To configure Nextcloud with a new administrator account, use the nextcloud.manual-install command. You must pass in a username and a password as arguments:

  • sudo nextcloud.manual-install sammy password

The following message indicates that Nextcloud has been configured correctly:

Nextcloud is not installed - only a limited number of commands are available
Nextcloud was successfully installed

Now that Nextcloud is installed, we need to adjust the trusted domains so that Nextcloud will respond to requests using the server’s domain name or IP address.

Adjusting the Trusted Domains

When installing from the command line, Nextcloud restricts the host names that the instance will respond to. By default, the service only responds to requests made to the “localhost” hostname. We will be accessing Nextcloud through the server’s domain name or IP address, so we’ll need to adjust this setting to accept these type of requests.

You can view the current settings by querying the value of the trusted_domains array:

  • sudo nextcloud.occ config:system:get trusted_domains

Currently, only localhost is present as the first value in the array. We can add an entry for our server’s domain name or IP address by typing:

  • sudo nextcloud.occ config:system:set trusted_domains 1
System config value trusted_domains => 1 set to string

If we query the trusted domains again, we will see that we now have two entries:

  • sudo nextcloud.occ config:system:get trusted_domains

If you need to add another way of accessing the Nextcloud instance, you can add additional domains or addresses by rerunning the config:system:set command with an incremented index number (the “1” in the first command) and adjusting the --value.

Securing the Nextcloud Web Interface with SSL

Before we begin using Nextcloud, we need to secure the web interface.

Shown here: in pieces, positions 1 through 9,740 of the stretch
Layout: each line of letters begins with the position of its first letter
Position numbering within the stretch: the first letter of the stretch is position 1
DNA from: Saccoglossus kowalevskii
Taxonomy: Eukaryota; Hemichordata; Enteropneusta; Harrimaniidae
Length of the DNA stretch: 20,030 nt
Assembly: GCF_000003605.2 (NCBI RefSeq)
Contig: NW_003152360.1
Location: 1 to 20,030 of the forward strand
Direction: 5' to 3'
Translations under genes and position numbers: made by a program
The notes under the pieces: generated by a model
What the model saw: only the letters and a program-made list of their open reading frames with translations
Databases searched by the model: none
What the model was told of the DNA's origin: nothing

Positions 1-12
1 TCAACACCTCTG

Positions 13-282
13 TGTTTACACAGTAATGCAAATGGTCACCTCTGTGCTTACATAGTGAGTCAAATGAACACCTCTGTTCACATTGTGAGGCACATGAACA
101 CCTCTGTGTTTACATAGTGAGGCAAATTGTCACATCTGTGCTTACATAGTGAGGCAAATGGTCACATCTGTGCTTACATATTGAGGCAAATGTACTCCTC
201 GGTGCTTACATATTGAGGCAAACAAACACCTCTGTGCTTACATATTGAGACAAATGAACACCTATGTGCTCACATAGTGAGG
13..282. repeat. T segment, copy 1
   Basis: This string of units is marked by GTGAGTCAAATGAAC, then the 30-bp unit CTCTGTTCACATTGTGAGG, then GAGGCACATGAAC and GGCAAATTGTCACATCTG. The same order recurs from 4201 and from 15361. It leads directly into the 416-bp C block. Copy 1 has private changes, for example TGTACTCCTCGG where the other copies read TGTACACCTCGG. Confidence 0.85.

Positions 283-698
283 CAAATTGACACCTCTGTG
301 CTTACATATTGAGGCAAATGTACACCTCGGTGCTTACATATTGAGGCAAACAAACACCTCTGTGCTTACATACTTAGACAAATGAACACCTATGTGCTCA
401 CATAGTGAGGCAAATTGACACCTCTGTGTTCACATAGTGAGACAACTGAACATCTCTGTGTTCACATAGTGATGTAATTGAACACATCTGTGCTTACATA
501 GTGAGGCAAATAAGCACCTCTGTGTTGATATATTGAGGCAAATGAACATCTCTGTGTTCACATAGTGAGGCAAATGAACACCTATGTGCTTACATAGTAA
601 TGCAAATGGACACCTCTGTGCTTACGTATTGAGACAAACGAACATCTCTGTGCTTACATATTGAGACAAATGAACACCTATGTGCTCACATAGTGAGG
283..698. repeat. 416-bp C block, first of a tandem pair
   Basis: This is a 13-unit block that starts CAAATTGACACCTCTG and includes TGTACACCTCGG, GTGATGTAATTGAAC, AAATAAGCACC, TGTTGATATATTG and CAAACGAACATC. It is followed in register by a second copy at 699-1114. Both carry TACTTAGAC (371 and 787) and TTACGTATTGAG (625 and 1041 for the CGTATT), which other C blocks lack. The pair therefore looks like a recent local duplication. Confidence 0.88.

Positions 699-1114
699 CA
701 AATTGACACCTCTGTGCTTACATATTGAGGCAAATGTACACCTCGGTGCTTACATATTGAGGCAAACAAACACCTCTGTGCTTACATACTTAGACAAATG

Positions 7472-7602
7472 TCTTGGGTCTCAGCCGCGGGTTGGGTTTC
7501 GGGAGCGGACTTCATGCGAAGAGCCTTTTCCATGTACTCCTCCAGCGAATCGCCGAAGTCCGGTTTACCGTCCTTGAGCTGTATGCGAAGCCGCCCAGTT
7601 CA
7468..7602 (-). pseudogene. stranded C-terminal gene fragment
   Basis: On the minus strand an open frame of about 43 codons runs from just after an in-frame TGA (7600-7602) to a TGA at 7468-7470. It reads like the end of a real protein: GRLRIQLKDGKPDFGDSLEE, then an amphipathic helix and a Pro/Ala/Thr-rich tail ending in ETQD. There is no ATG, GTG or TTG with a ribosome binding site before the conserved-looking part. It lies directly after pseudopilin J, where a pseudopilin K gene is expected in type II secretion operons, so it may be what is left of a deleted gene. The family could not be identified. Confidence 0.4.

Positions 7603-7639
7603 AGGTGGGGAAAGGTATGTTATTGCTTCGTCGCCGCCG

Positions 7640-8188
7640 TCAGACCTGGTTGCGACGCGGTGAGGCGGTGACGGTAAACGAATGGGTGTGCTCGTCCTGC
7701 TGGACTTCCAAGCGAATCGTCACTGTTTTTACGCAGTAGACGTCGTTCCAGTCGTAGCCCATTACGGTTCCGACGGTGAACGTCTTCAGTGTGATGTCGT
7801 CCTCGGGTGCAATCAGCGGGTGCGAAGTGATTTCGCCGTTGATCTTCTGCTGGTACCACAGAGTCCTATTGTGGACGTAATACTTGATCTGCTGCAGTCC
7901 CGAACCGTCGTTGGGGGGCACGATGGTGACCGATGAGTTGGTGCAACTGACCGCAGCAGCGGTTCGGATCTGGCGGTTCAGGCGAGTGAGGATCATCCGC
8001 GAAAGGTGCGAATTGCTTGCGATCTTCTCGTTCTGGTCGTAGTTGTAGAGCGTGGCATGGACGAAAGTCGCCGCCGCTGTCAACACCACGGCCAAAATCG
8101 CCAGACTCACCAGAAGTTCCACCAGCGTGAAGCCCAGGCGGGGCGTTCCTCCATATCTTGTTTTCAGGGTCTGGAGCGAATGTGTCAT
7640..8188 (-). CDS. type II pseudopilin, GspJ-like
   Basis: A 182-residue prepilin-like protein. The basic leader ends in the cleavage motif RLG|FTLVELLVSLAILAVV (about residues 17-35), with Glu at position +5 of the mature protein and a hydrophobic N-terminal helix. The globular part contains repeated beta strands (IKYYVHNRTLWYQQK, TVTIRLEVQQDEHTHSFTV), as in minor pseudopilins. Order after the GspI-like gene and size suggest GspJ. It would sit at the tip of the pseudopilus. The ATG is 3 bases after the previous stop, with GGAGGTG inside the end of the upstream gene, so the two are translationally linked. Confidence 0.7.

If you have a domain name associated with your Nextcloud server, the Nextcloud snap can help you obtain and configure a trusted SSL certificate from Let’s Encrypt. If your Nextcloud server does not have a domain name, Nextcloud can configure a self-signed certificate which will encrypt your web traffic but won’t be able to verify the identity of your server.

With that in mind, follow the section below that matches your scenario.

Option 1: Setting Up SSL with Let’s Encrypt

If you have a domain name associated with your Nextcloud server, the best option for securing your web interface is to obtain a Let’s Encrypt SSL certificate.

Start by opening the ports in the firewall that Let’s Encrypt uses to validate domain ownership. This will make your Nextcloud login page publicly accessible, but since we already have an administrator account configured, no one will be able to hijack the installation:

  • sudo ufw allow 80,443/tcp

Next, request a Let’s Encrypt certificate by typing:

  • sudo nextcloud.enable-https lets-encrypt

You will first be asked whether your server meets the conditions necessary to request a certificate from the Let’s Encrypt service:

In order for Let's Encrypt to verify that you actually own the
domain(s) for which you're requesting a certificate, there are a
number of requirements of which you need to be aware:

1. In order to register with the Let's Encrypt ACME server, you must
   agree to the currently-in-effect Subscriber Agreement located

   By continuing to use this tool you agree to these terms. Please